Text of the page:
Health and Benefits|Ukupne nagrade |Benessere integrato
Employer Action Code: Monitor
While Brazil’s Constitution and Labor Code both have provisions establishing the principle of equal pay for equal work, employers aren’t currently mandated to demonstrate compliance. To address this, Bill 1085/2023 would amend the Labor Code to require companies with 20 or more employees to publish gender-based pay comparison information under certain circumstances, including identical roles, identical activities and no applied promotions (article 461 of Labor Code). Companies would face fines for noncompliance as well as increased penalties in cases of unjustified pay inequality. The bill is currently with the Chamber of Deputies for review. If enacted, its provisions would be effective immediately upon publication, if current wording remains.
If unjustified pay inequality is proven on the basis of gender (as well as race or ethnicity) with respect to an employee, then the company would owe the employee back pay and be subject to a fine of 10 times the highest monthly salary paid by the employer (doubled if recurrence) plus potential “moral” damages claimed by the employee based on circumstances. This fine would be a substantial increase over the current one provided for in the Labor Code (i.e., 50% of the maximum social security annual pension).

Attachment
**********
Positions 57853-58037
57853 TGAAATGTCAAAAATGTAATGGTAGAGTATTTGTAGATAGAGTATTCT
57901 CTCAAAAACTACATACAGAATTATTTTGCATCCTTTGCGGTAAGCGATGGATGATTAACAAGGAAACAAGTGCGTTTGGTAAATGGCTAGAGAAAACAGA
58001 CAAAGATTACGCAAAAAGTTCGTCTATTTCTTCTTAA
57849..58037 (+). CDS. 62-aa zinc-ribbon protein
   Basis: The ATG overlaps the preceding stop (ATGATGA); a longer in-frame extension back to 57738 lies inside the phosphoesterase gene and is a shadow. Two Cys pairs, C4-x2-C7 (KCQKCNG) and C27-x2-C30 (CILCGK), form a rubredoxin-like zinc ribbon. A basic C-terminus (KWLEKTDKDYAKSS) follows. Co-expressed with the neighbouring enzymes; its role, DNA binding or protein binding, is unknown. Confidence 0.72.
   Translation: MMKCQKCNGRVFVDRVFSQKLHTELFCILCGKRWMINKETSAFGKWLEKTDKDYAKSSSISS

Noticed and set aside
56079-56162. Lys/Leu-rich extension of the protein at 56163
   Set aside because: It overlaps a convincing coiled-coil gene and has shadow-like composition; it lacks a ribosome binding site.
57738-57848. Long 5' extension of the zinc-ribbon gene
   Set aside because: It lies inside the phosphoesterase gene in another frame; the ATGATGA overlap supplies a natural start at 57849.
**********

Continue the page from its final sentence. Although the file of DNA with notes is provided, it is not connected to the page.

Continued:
Companies with 20 or more employees would be required to publish transparency reports containing data and information enabling objective comparison of salary and remuneration between women and men. The bill contains no details on the content or frequency of the reports, but the Ministry of Labor and Employment would be expected to issue more detailed regulations.
Where inequality is identified in the reports, companies would be required develop action plans with goals and deadlines to mitigate the inequality, in consultation with union representatives and representatives of the enterprise’s male and female workers.
In the event of noncompliance with the reporting or action plan requirements, employers would be subject to a fine equal to five times the annual salary of their highest-paid employee , increased by 50% if noncompliance persists.
The Brazilian statistical agency IBGE (Instituto Brasileiro de Geografia e Estatística) and other institutions have found that women earn 20% to 30% less than men in Brazil, on average, when comparing workers with the same education and age profile in the same or similar role. If the bill is approved, companies would have greater incentive to review their policies and practices on pay to ensure compliance with the equal pay for equal work requirements.